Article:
The Federal Trade Commission reported today it has given billionaire investor Carl Icahn the go-ahead to purchase large blocks of Yahoo (NASDAQ: YHOO) stock.
The FTC, which routinely looks at large stock purchases, said the moves were approved in a listing that it puts out several times a week.
In mid-May, Icahn launched a campaign to replace Yahoo’s board with new directors that would reopen buyout talks with Microsoft (NASDAQ: MSFT), saying the board had acted “irrationally” in refusing the software giant’s bid.
“It is quite obvious that Microsoft’s bid of $33 per share is a superior alternative to Yahoo’s prospects on a stand-alone basis,” Icahn wrote in an open letter to Yahoo Chairman Roy Bostock.
Microsoft walked away from its sweetened $47.5 billion offer for the Internet company earlier this month.
Microsoft had initiated an unsolicited bid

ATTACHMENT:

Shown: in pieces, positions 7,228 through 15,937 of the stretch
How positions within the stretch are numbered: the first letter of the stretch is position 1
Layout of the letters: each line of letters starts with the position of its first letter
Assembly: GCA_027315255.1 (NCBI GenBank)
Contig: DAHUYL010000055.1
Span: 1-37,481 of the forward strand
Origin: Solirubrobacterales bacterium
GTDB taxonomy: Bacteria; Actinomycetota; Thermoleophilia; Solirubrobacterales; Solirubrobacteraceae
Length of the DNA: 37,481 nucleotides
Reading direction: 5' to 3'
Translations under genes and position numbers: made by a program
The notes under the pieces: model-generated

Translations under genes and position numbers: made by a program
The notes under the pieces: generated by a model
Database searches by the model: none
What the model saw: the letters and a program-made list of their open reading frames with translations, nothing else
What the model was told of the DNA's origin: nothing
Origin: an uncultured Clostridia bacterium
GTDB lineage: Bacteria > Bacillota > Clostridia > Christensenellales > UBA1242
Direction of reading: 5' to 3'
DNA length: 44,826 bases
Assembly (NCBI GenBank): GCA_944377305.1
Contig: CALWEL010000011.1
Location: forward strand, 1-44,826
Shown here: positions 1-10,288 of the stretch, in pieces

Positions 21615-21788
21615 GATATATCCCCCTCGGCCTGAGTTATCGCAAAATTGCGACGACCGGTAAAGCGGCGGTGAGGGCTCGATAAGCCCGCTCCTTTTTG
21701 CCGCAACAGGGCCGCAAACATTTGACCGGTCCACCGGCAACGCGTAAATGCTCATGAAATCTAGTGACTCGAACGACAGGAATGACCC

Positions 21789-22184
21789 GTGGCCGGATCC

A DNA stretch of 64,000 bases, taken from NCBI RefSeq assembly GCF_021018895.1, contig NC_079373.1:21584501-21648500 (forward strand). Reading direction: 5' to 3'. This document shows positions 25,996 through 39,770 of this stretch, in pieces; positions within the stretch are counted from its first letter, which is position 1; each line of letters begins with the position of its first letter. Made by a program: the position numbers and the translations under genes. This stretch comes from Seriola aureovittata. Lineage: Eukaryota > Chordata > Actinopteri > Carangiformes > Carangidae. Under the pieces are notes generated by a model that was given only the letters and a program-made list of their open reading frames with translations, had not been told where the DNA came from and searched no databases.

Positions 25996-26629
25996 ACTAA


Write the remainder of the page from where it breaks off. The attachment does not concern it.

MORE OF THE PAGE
originally worth around $44.6 billion at the end of January, which Yahoo rejected as insufficient.
In his letter, Icahn listed the 10 rival directors whom he hopes to see elected at Yahoo’s annual shareholder meeting on July 3. The new directors, who would attempt to reopen talks with Microsoft, include Frank Biondi, the former head of Universal Studios and Viacom, Dallas Mavericks owner Mark Cuban, Icahn’s partner Keith Meister and Icahn himself.
Icahn concluded, “I sincerely hope you heed the wishes of your shareholders and move expeditiously to negotiate a merger with Microsoft, thereby making a proxy fight unnecessary.”